LYN ST. JAMES: No, it won't be a competition. But this is a real test. We'll have the entire crew there, and Brian Welling and Jerry Gordon, the engineers for the Chesson brothers, will be there evaluating the drivers. They will each get close to half a day in the cars, and, you know, we're very excited. In addition to that, Butch Meyer, the technical director for the Menards Infiniti Pro Series, will be down there observing. So this will also serve as a rookie test for these young women. So should another opportunity come up during the season, they are ready to get that car.
Q: I was recently involved in a project which will be on Discovery Channel in November, and it regarded one of the women racers over in the Grand American Sports Car Series, which IRL has at times raced with on weekends. And I of course had to recount the difficulty that women have had in getting into seats, despite their being talented as Ms. St. James has demonstrated with her drivers over the years, particularly in sports cars, as well. Why is it that women have found such obstacles placed in their path?
KATHRYN NUNN: Go ahead, Lyn.
LYN ST. JAMES: First of all, if we probably knew the answer to that, then we probably would have more women racing. It's not a simple question to answer. I mean, even myself who raced for 30 years, still is a bit mystified with that. I guess I could take a guess at it and say part of it is it's just a cultural change. And when you have predominately males in an arena, in a competition in a whole organization, sometimes people just aren't -- they are not ready for change. They just kind of look at it and go, wait a minute; it's not supposed to be happening. Not that it's wrong, but it's just different and change. That's a part of it.
The other part of it is we still know that funding is what really drives our sport, and women have had a hard time generating the funding. I've approached it these last 10 years is women don't know enough about what they need to know to be successful. And there are a lot of men that are not racing today because they don't know what it takes to be successful. It isn't just getting the job done in the race car; that's the first and most important thing is you have to get the job done in the race car, but there's a lot more to it. I've never seen a book written about it. I see an article from time to time where Derek Daly or some of the other drivers have shared this, but there's no real school that you can go to find out what it takes to find all of the skills, which it takes to be a race car driver, which is what we focus on in my driver development program.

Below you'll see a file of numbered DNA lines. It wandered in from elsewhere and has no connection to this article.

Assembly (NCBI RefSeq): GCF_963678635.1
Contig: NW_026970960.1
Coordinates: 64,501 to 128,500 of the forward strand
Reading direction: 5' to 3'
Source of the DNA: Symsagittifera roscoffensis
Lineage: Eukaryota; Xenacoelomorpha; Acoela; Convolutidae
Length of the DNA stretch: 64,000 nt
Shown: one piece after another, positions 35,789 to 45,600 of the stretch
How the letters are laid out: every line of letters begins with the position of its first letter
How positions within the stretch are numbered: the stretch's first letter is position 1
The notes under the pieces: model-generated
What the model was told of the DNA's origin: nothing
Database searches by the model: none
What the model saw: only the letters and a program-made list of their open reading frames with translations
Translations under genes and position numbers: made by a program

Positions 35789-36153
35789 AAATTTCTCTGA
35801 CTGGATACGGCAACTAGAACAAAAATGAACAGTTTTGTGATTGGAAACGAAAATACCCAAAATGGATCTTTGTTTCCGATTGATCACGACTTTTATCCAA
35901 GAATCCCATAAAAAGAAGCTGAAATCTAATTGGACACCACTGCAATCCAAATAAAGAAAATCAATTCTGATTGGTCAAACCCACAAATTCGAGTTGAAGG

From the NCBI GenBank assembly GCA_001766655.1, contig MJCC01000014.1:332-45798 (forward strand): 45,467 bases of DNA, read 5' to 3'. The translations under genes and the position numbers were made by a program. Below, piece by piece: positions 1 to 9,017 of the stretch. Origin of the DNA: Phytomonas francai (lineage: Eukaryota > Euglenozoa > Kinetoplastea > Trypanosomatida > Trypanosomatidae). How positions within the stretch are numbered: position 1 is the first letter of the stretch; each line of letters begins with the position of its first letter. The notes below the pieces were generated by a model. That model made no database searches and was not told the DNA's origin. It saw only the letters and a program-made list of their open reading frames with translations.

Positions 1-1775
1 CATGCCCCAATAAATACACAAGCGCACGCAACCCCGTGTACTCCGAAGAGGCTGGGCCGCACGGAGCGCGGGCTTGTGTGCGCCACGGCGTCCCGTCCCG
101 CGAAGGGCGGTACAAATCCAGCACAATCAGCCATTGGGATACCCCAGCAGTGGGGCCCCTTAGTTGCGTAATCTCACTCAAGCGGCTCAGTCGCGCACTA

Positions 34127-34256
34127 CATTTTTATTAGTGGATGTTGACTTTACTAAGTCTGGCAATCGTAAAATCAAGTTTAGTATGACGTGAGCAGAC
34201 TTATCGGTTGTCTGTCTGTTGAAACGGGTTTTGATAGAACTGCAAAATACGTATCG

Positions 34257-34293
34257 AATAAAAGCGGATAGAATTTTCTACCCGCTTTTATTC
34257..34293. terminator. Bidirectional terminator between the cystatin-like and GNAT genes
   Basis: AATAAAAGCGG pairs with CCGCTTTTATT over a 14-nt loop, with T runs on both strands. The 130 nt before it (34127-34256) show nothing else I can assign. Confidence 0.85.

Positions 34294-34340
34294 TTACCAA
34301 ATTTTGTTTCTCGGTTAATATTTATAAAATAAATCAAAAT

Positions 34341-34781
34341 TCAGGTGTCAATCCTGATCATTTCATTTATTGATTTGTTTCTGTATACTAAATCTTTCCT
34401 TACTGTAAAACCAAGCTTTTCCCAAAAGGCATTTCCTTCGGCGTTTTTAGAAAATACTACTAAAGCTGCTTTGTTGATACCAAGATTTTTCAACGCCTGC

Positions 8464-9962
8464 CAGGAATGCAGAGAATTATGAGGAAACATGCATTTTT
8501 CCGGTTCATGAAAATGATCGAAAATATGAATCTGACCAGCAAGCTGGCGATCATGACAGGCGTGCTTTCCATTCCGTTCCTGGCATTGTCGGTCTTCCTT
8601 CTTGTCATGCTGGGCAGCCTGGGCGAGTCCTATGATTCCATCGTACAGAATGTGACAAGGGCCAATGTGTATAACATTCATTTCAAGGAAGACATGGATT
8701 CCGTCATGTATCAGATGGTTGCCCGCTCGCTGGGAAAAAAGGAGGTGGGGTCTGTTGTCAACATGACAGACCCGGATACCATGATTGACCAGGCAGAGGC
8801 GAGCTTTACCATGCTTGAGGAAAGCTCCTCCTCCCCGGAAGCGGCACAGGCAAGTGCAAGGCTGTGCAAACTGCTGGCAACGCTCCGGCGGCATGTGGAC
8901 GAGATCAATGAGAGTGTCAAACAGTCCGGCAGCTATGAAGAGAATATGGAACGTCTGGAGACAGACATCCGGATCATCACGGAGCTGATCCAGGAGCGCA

It takes a whole package of knowledge and expertise, physical fitness, mental preparation, business, you have to have a business acumen, you have to understand how the business as a sport runs and not many drivers, men or women and particularly of minorities or underrepresented populations, they probably don't have a handle on that, as well. So, it's a very competitive, but not just competitive in the cockpit, but also competitive every place you operate in the sport. And it's a business.
Q: Kathryn, Ms. St. James raises a good point about funding. It's not inexpensive, the IPS of course is a developmental series, but they still have some pretty hi-tech cars out there. I know you guys at Mo Nunn Racing have been throwing your resources in that direction, and they have certainly proved beneficial. Where will the funding come for the female that you hope to place into a car?
KATHRYN NUNN: Well, actually, I've already had a lot of interest in this from some existing sponsors and from new sponsors out there. So they are waiting to see what happens. I am very positive about this. I think we'll have some good news by the end of the year.
LYN ST. JAMES: I just want to add to that is it's not just a woman driver we are talking about, but a woman owner and the whole leadership. This is a different opportunity than I think we've ever had before. So it's a woman team owner with a woman driver. So it's a program that really has a strength and depth about it that I don't think has ever existed.
Q: As we know, this has been tried many times before with other series, and obviously having Kathryn on board helps a lot because it's two women trying to get this done. But what makes you think that you can succeed where others have failed before in getting the development program to the point where we do have viable women drivers, not just eye candy?
KATHRYN NUNN: Well, maybe the time is right now. There are some very, very good young women drivers out there running in other series, sprint cars and World of Outlaws. Maybe the opportunities have not been there for them. I really believe in the Pro Series, or I wouldn't be in it right now. And I think to have a young woman in the car, who is already good, who already has a lot of talent, and to help develop her to drive in this series, and then hopefully move her up into the IndyCar Series, I just think it's very exciting, and I don't see any reason why we can't do it.
MODERATOR: Thank you very much, ladies. We appreciate it very much and we look forward to Nov. 8-10 at Texas Motor Speedway. Kathryn, Lyn, thank you for joining us today.